Israeli Tax Authorities Notify Cryptocurrency Owners to Disclose Their Holdings for Taxation Purposes

The tax collector, the Israel Tax Authority (ITA), has reportedly notified dozens of Israelis who own digital currencies, asking them to fully disclose their assets and be taxed accordingly. In addition to sending letters to local citizens, the tax authority has also directed inquiries to cryptocurrency exchanges in Israel and outside the country.

Data transfer

Reports of the tax collector’s notifications and inquiries were preceded by Israeli media speculation that tax officials across the country were “putting pressure on the digital currency market”. As Globes now reports, however, the ITA would like “to receive information about the Israelis’ trade in these currencies”. Before sending notices and inquiries to crypto exchanges, the Israeli revenue collector had received “data on the Israelis’ European-based funds and accounts”.

Israel receives this data in accordance with the EU’s Common Reporting Standards (CRS) for automatic exchange of financial account information. Similarly, the Israeli tax collector is said to have made a different arrangement with his counterpart in the United States. The report explains:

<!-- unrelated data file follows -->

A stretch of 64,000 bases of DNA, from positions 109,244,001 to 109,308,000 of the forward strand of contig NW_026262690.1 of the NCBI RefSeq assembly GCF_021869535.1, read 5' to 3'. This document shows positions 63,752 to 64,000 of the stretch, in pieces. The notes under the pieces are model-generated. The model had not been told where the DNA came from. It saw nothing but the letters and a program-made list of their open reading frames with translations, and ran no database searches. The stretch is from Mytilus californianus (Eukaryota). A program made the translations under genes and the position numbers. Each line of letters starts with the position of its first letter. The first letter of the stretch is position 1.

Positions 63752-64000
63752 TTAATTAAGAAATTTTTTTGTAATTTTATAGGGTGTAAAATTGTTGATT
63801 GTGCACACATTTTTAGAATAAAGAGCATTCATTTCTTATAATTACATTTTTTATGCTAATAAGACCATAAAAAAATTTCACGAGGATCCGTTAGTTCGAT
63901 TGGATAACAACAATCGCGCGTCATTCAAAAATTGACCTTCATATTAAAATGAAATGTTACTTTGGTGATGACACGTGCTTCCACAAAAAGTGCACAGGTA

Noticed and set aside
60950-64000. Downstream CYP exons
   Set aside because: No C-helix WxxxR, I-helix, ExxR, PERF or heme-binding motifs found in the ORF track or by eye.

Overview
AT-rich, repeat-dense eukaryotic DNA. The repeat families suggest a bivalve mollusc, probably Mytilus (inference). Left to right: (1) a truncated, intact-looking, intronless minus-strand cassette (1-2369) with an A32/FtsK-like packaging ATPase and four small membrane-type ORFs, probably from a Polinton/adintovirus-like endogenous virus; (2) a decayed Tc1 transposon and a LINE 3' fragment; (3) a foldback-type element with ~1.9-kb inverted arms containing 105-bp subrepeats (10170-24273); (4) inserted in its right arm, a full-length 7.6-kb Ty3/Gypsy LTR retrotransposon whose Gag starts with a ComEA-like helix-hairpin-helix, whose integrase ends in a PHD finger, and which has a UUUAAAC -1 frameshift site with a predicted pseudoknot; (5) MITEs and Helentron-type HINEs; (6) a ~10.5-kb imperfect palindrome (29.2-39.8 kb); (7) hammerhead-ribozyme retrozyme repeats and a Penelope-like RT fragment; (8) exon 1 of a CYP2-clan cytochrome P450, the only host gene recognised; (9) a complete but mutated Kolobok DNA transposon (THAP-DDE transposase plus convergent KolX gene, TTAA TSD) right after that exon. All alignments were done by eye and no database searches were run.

Additional information comes from the FATCA agreement that transmits the US Internal Revenue Service (IRS) data to Israel.

Meanwhile, the Globes report seeks to link the “renewed interest” in taxing cryptocurrencies with the resurgence of digital currency, particularly the jump into Bitcoin, and the intense need to fill state coffers.

Capital gains tax

Prior to his recent interest in taxing cryptocurrency holders, the ITA had published its position on cryptocurrencies back in 2018. According to this published document, Israeli “digital currency investors are subject to capital gains tax of 25% as long as their activity does not become a trading company. “

In the case of a commercial activity, however, the owners are charged a two-tier corporate tax or a marginal tax according to the individual tax brackets. Meanwhile, according to the Globes report, letters from the Israeli tax authority to Israeli crypto holders are intended to encourage them to voluntarily “report their income before the tax authority reaches them”.

What do you think of the tax letters that the tax authorities in Israel send to crypto owners? You can share your views in the comments section.

Photo credit: Shutterstock, Pixabay, Wiki Commons

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